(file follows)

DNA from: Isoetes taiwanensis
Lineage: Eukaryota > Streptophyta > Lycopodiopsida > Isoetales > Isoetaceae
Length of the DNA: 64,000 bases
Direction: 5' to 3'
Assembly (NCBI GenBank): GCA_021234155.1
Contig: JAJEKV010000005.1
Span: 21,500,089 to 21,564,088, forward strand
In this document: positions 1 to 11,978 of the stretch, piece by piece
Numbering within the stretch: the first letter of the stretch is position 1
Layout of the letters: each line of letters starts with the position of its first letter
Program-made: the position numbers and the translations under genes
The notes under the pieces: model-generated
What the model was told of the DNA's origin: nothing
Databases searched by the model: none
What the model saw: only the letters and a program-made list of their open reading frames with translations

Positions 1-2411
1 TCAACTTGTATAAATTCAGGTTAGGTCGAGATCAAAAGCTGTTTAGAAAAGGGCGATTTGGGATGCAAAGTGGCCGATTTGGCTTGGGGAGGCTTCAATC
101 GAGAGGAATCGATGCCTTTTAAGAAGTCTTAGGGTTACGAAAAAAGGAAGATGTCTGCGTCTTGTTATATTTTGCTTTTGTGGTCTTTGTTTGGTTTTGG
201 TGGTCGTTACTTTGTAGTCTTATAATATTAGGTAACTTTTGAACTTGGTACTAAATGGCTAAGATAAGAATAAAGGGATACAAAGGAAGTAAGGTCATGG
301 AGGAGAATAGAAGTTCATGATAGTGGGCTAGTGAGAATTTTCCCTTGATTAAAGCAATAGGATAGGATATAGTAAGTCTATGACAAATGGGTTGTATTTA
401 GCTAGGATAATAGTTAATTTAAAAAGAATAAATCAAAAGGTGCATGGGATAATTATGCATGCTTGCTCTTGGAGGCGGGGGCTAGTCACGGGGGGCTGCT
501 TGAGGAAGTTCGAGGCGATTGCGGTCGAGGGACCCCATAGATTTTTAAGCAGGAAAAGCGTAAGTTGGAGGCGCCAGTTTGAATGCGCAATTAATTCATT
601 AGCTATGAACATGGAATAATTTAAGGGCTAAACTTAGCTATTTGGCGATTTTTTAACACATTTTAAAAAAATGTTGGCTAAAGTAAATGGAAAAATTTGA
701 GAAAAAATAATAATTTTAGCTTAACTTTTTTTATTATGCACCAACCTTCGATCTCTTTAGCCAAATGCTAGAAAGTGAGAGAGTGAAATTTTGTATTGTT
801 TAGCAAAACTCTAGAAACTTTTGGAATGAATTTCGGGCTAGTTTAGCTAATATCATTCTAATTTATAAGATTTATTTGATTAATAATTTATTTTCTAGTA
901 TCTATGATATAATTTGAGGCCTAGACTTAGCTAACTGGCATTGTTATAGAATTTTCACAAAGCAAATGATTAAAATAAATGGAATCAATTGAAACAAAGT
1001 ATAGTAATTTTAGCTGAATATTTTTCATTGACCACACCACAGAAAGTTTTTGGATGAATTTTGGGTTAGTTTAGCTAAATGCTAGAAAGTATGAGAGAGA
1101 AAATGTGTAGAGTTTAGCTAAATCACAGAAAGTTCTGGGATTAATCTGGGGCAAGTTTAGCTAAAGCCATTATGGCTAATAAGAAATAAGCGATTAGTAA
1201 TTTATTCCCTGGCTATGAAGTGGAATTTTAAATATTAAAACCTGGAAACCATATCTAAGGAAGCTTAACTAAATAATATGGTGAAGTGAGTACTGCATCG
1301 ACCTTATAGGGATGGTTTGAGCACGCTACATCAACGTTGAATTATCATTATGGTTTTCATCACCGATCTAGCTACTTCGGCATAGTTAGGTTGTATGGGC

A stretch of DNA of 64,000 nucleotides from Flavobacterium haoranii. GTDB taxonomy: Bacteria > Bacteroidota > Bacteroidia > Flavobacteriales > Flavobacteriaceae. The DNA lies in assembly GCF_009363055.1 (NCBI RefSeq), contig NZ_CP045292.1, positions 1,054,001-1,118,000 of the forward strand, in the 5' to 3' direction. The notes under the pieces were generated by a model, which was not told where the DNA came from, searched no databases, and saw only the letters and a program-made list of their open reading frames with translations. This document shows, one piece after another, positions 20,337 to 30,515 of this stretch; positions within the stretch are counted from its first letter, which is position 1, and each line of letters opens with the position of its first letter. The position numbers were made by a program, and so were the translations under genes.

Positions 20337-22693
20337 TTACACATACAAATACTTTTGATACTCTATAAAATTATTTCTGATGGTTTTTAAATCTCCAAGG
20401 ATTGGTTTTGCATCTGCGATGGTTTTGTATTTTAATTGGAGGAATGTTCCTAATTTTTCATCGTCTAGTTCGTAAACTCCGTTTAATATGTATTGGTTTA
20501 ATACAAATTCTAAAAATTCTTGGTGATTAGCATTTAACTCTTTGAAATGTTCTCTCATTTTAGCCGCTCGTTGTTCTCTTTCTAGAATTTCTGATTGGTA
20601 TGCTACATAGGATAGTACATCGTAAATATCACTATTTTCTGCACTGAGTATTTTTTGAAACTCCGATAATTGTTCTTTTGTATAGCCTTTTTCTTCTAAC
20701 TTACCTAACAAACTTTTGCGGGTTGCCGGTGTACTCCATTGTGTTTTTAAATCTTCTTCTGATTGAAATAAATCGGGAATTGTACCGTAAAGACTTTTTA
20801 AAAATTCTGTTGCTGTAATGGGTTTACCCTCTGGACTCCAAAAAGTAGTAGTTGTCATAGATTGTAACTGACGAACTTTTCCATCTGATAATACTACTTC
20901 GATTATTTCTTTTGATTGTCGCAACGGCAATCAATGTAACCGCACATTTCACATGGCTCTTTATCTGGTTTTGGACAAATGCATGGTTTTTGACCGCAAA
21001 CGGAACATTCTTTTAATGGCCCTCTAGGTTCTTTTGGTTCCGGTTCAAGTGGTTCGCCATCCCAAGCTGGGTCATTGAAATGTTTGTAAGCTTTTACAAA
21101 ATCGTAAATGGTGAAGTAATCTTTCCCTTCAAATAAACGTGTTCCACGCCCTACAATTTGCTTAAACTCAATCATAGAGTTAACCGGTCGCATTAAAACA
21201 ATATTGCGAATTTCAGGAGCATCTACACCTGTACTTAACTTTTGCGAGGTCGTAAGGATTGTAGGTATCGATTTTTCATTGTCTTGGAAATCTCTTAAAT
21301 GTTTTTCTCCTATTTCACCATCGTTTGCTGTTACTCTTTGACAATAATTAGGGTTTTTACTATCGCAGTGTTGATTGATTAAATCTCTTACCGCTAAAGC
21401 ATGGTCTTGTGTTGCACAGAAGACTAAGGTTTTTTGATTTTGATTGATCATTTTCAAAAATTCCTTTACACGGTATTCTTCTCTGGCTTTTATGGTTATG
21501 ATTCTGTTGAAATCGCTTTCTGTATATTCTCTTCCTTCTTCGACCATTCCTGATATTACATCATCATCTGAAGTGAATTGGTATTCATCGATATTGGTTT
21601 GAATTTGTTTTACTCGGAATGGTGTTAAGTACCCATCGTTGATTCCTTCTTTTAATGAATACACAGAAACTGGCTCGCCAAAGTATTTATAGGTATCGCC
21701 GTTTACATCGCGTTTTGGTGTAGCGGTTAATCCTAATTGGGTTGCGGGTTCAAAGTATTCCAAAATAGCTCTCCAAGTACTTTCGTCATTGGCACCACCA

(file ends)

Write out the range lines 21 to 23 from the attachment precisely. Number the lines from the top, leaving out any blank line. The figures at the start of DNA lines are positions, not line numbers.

401 GCTAGGATAATAGTTAATTTAAAAAGAATAAATCAAAAGGTGCATGGGATAATTATGCATGCTTGCTCTTGGAGGCGGGGGCTAGTCACGGGGGGCTGCT
501 TGAGGAAGTTCGAGGCGATTGCGGTCGAGGGACCCCATAGATTTTTAAGCAGGAAAAGCGTAAGTTGGAGGCGCCAGTTTGAATGCGCAATTAATTCATT
601 AGCTATGAACATGGAATAATTTAAGGGCTAAACTTAGCTATTTGGCGATTTTTTAACACATTTTAAAAAAATGTTGGCTAAAGTAAATGGAAAAATTTGA